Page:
Mental Health

The coronavirus continues to spread in Iowa. Another 11 people with COVID-19 have died, and there have been nearly an additional 705 confirmed cases, the state reported Friday, according to the state's website. There have been 865 deaths because of the coronavirus in Iowa. Polk and Woodbury Counties continue to have the highest number of cases of the virus. 

Woodbury County has tallied 3612 cases and 47 deaths, and no new deaths or cases yet today.

July 3, 2020
Associated Press

Locally, there are 11 new cases of the novel coronavirus in Woodbury County, for a total of 3,282.  Dakota County reports five more positive cases for 1,805.  In the three counties in the Sioux City Metro area there are 83 deaths in all, with one in Union County where they also logged 140 cases.

Seven more Iowans have died from COVID-19 and 669 more have tested positive for a total of 739 deaths and more than 33,200 positive cases.

On The Exchange this week we talk with Sioux City Communty Schools Superindent Paul Gausman about the district's "Return to Learn" plan approved by the school board this week.  It calls for in-person, virtual and hybrid learning plans, depending on the status and spread of COVID-19.  

The coronavirus is surging in one of the most popular summer vacation spots in Iowa.  In Dickinson County cases have increased exponentially since Memorial Day.  We talk with 21 year old who says she caught the virus while staying with her parents at Lake Okoboji.

The Iowa Department of Public Health reported three additional deaths in 24 hours due to COVID-19 for a statewide total of 681 people and almost 400 additional cases.  The current total is almost 25,300 positive cases.

There were almost one dozen new cases of COVID-19 reported in Woodbury and Dakota counties on Friday for a total of 3,052 in Woodbury County and 1,751 in Dakota County.  There have been a total of 75 deaths.  There are still 113 cases in Union County and no deaths.

Mental Health Associates

In the age of the COVID-19 pandemic, there are many uncertainties.  Siouxland Public Media’s Sheila Brummer talked to one local mental health provider on ways to ease the upheaval in our lives.

Susanna Shell-Philips works as a mental health therapist in Sioux City.

“A very important time to be grateful for all of our connections and the people we love.”

Shell-Phillips says it’s important to stay informed on the latest coronavirus updates, but don’t immerse yourself in all of the news.

Try to focus on something else.

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Iowa Governor Kim Reynolds delivered her condition of the state address this morning at the Iowa State House. Reynolds unveiled the “Invest in Iowa Act”.  The move would increase the sales tax by one percent and lower others.

“I’m proposing to cut income tax by an additional 10 percent for almost every Iowan, with lower-income Iowans receiving as much as a 25 percent cut.”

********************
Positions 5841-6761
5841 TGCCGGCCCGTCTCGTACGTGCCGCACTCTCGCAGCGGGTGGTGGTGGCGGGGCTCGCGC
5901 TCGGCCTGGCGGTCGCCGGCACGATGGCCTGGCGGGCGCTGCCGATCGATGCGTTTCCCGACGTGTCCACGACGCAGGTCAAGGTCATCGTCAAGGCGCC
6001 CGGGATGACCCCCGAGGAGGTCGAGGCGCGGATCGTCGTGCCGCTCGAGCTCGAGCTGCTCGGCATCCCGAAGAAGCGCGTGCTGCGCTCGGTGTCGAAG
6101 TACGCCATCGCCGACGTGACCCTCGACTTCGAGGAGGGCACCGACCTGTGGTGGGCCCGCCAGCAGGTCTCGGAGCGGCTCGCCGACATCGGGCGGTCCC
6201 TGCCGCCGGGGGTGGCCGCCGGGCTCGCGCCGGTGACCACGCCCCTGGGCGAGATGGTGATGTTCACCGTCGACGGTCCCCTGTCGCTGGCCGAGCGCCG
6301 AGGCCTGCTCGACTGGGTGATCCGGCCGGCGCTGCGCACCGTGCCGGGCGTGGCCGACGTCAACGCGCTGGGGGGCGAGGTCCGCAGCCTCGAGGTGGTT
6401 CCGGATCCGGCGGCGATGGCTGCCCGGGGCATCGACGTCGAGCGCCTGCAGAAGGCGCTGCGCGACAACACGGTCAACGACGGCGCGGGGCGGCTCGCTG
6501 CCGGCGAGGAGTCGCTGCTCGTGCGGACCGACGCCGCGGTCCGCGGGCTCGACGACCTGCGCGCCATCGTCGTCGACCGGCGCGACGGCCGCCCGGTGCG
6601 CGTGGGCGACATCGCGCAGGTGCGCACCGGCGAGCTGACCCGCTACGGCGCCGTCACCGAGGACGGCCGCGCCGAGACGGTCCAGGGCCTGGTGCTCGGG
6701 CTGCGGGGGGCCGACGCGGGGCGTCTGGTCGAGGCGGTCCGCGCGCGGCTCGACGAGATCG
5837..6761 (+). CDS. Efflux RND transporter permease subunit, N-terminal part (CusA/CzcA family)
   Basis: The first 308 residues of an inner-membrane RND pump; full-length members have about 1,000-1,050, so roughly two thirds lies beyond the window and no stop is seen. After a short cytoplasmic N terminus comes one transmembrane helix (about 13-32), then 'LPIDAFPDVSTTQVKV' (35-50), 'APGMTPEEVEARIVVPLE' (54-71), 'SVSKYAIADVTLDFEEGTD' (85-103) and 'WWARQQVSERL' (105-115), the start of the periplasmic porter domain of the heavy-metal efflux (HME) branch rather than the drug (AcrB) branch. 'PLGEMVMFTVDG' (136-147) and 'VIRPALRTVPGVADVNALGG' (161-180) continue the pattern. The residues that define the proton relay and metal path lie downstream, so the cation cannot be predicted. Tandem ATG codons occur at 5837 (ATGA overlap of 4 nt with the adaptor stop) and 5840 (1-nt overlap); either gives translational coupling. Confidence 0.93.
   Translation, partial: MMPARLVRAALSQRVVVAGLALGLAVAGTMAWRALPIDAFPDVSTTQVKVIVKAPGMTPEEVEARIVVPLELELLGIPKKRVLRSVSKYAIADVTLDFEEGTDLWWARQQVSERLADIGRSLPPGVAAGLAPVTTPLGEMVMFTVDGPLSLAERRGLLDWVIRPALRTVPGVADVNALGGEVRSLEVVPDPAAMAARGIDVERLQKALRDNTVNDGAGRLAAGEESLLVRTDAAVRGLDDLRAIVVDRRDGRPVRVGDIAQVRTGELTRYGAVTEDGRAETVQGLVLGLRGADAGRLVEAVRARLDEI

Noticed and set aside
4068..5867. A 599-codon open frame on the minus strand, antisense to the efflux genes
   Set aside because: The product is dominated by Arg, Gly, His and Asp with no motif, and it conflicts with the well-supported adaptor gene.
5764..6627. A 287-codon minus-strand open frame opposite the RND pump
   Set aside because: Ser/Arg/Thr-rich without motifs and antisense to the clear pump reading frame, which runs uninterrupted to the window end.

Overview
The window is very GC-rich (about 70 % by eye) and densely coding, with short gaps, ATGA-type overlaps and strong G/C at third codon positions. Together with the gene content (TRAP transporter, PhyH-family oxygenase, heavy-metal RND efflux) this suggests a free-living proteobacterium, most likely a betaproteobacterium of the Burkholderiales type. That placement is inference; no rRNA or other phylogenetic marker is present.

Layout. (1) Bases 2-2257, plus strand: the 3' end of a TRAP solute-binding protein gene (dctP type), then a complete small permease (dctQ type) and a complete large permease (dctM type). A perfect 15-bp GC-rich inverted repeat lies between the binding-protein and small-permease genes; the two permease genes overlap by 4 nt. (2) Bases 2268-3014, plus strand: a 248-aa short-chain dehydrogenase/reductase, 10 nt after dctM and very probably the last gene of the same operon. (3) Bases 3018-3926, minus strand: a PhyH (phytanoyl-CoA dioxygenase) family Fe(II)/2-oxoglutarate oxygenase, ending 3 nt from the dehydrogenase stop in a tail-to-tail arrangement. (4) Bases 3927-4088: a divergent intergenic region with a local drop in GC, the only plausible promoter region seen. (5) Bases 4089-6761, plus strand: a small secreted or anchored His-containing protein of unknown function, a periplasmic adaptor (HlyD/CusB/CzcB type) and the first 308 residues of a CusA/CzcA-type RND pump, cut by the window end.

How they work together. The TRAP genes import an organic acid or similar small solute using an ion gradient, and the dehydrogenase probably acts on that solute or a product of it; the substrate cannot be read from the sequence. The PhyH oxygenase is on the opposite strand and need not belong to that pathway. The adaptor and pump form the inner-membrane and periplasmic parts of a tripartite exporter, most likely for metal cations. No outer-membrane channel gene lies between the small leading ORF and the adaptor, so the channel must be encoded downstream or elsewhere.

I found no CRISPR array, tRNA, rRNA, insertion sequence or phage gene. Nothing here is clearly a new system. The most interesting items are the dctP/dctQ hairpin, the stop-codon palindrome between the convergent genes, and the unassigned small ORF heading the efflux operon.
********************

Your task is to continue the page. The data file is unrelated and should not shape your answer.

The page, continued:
Reynolds also proposes reducing county property taxes.  The state would help pick up the cost of mental health services. 

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Governor Kim Reynolds signed a bill today that creates a children’s mental health system in Iowa.

Reynolds said that today marks a major milestone for mental health in our state. Reynolds spoke to a large crowd in the statehouse rotunda moments before she signed the bill into law.

Wikimedia Commons

I was a boy in the 1950s, forty long years after November 11, 1918, Armistice Day, when the unimaginable carnage of the First World War finally ended. As a kid, I knew very little about my great uncle, who, by way of a grenade thrown 100 years ago next month, met his death in some battlefield gully in France. What I knew is that he'd been killed in the Great War, and that my parents had better attend Decoration Day rallies in the cemetery south of town.

Wikimedia Commons

Given the scale of what once was, it wouldn’t be difficult to call the place “Siouxland's biggest fossil,” a sprawling, endless petrifaction. Walk out the door of the lobby, keep the walls on your left and circle the entire place--it'll take you the better part of a half hour because the place is gargantuan.

A century ago, it had to have been perfectly colossal because 116 years later it still is. If you've never seen it, drive up sometime. It’ll stop you in your tracks.

SD Chief Justice Mental Evaluations

South Dakota’s Supreme Court Chief Justice is urging lawmakers to ease regulations on who can perform mental health evaluations.  Siouxland Public Media’s Mary Hartnett has this report.


Senator Joni Ernst

Dec 9, 2016

Iowa Republican Senator Joni

 Ernst has co-sponsored a bill that speeds up approval for new drug treatments and bolster mental health resources.  Siouxland Public Media’s Mary Hartnett has this report.